Masha Gessen: I think Donald Trump was brought to power by Americans. They voted for him.
Goldberg: Do you think we are overemphasizing Russia’s nefarious—either intent or actual—actions in this moment?
Gessen: These are leading questions, but yes. Absolutely. I do think that we’re overemphasizing it. And I think we’re overemphasizing it at the expense of actually being able to think about the election.
Goldberg: What do you mean?
Gessen: Americans voted for Trump. A lot of people in this country feel the system of representative democracy hasn’t worked for them for a long, long time. And those are the issues that this election gives us an unfortunate opportunity to engage with. And engaging instead with the Russia conspiracy takes up that bandwidth.
Goldberg: Is the Russia conspiracy real?
Gessen: I don’t know. I mean, we don’t know, right? But it’s not a terribly important question or answer.
Goldberg: Whoa. Wait, why?
Gessen: Well, because ultimately it doesn’t matter what Russia wanted. Right? What matters is whether there was an actual arrangement with the Trump campaign. That’s the part we actually don’t know yet.
Goldberg: Let me just push back a little bit and say that if a foreign power is actively trying to meddle in an American election it still seems to matter, no?
Gessen: Okay, let me give you an example. The weekend before the election I was in Philadelphia with my daughter, canvassing for Hillary. And there was this church where they handed out the clipboards. And so we’re standing in line for clipboards, and a busload of Dutch tourists get off and get in line. And my first reaction was like, Oh these people are Dutch. They shouldn't be canvassing. And then I thought, okay, these people over in Amsterdam—if Donald Trump is elected, they will live on this planet that will risk being annihilated by a nuclear holocaust and damaged by irreparable climate change. And do they have less right to ask the people of Philadelphia to vote in a particular way than I, as a New Yorker, have to ask the people of Philadelphia to vote in a particular way?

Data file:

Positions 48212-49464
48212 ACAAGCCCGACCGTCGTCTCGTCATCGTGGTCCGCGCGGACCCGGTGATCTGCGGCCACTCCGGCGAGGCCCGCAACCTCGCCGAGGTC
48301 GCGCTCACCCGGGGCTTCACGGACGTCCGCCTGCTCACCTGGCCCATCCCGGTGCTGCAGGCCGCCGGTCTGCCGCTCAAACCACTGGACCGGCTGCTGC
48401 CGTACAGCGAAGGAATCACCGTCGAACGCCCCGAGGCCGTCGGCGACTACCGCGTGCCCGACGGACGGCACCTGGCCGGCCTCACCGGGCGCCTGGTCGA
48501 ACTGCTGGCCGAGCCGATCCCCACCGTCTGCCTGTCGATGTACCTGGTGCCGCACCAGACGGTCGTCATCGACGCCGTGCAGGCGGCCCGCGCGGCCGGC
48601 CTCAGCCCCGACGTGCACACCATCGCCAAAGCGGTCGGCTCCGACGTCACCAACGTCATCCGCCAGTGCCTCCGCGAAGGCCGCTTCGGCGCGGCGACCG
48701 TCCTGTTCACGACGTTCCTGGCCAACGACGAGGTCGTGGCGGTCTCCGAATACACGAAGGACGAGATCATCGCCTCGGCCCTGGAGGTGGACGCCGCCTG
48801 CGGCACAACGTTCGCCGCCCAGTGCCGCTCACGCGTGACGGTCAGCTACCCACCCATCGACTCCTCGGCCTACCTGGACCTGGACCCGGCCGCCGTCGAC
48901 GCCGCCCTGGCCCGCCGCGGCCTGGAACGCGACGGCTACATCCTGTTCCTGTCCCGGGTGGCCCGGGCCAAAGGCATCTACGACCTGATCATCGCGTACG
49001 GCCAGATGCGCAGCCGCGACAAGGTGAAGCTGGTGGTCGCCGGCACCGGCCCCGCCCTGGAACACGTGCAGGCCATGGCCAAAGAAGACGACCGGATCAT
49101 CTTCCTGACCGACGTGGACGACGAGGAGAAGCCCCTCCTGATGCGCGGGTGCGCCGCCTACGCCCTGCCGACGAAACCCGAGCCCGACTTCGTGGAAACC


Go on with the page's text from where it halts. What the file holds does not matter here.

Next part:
Goldberg: So you’re not a huge fan of sovereignty as a concept.
Gessen: As a concept, no, not a huge fan.
Goldberg: As someone who does believe in American sovereignty, I’m offended by the idea that any country would try to interfere in our domestic affairs. But even more so when you have a government that is adversarial.
Gessen: Russian attempts to sow discord—first of all, they’re predictable. Second of all, they’re ridiculous. They’ve been doing pretty much the same thing for at least 50 years. American political reality has moved a lot closer to the Russian perception—what used to be a really distorted perception, it used to be a total caricature—which I think is a little disturbing.
Goldberg: We are becoming more like Russia?